Exploring linguistic repertoires: Students as co-researchers and ethnographers of their own language practices in five Australian classrooms

Year: 2013

Author: D'warte, Jacqueline

Type of paper: Abstract refereed

Abstract:
Exploring linguistic repertoires: Students as co-researchers and ethnographers of their own language practices in five Australian classrooms.

This presentation details findings from a study of 9 teachers and 105 students in grades 5, 6 and 7 as they collaboratively explored students’ everyday language practices, skills and experiences. As co-researchers and ethnographers of their own language practices, these students who spoke 31 different languages and dialects and engaged in wide ranging multimodal activity were given the opportunity to explicitly recognize and use their ‘repertoires of linguistic practice’ (Gutierrez & Rogoff, 2003) as a tool for thinking and acting in their study of English Language Arts.

Introduction
While language and literacy-based practices are central to all school learning, and we explicitly address how language meets our academic needs, few opportunities exist to explore the ways students use language every day particularly for students from an increasingly diverse range of linguistic, cultural, class and racial backgrounds. Despite teachers’ best intentions, recognizing and building on students’ everyday language, literacy, and cultural competencies in service of classroom learning, can be a vast challenge. Increasingly student diversity of communicative competence is often erased or narrowed, especially under the influence of high stakes testing.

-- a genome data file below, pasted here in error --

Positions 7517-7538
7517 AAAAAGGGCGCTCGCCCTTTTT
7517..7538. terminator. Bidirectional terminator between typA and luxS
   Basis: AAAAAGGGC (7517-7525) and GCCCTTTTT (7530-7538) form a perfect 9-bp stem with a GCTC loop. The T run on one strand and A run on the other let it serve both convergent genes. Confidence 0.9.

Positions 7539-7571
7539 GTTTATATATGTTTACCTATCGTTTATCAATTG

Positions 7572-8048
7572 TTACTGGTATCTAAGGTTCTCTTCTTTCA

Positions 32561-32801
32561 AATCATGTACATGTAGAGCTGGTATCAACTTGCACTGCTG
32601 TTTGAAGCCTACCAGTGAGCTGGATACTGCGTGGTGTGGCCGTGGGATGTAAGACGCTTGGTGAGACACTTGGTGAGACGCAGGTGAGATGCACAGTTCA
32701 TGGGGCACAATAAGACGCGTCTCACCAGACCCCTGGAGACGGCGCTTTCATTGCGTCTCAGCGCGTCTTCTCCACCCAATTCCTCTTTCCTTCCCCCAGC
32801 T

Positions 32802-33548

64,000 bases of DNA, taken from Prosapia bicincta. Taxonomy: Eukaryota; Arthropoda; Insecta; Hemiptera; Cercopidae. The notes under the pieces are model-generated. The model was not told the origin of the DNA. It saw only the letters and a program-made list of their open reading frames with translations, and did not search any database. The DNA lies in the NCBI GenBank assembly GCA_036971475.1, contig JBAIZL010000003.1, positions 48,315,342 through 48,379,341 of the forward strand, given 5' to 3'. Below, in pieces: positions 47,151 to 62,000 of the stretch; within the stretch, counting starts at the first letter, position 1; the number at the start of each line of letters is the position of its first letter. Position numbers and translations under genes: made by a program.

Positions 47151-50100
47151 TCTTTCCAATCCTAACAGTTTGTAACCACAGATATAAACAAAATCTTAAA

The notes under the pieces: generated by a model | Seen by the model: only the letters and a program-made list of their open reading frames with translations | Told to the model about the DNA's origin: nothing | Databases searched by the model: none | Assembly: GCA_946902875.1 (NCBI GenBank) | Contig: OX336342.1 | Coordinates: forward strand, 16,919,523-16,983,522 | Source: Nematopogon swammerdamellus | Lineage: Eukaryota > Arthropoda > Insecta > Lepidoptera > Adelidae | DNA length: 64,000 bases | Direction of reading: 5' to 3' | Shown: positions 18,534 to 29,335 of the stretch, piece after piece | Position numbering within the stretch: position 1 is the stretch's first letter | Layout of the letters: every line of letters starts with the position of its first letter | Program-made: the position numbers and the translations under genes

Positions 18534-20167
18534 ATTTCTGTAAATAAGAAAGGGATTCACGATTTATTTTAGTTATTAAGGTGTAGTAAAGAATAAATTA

Theoretical framework and corresponding literature
Young people engage in multimodal activity, use multiple languages and cross registers and codes with flexibility, deploying them strategically for different relationships, contexts, and purposes (Martinez, 2010). Linguistic repertoires in particular are valuable cultural resources and funds of knowledge (Moll, Amanti, Neff, & Gonzalez, 1992) that can be built on in school. In this study, students’ repertoires of linguistic practice, (Gutierrez & Rogoff, 2003) was the object of study.

Methodology
The research combines multi-phased ethnography with ‘design research’ (Brown 1992). Project data comprised audio recorded student and teacher interviews, curriculum artifacts and lesson observations. The application of ethnographic and discourse analytic methods to all data supported an inductive approach to analysis. Analysis across the data set and contrastive thematic analysis of entry and exit interview data provided evidence for research findings.

Findings
Qualitative analysis reveals positive influences on classroom culture, student identity and confidence and a very noticeable shift in teachers’ expectations of their students’ abilities. This research provides an insight into how deficit perspectives about everyday language practices can be challenged and offers possibilities for both enhancing classroom teaching and learning and building on students’ everyday language skills and experiences in service of learning.

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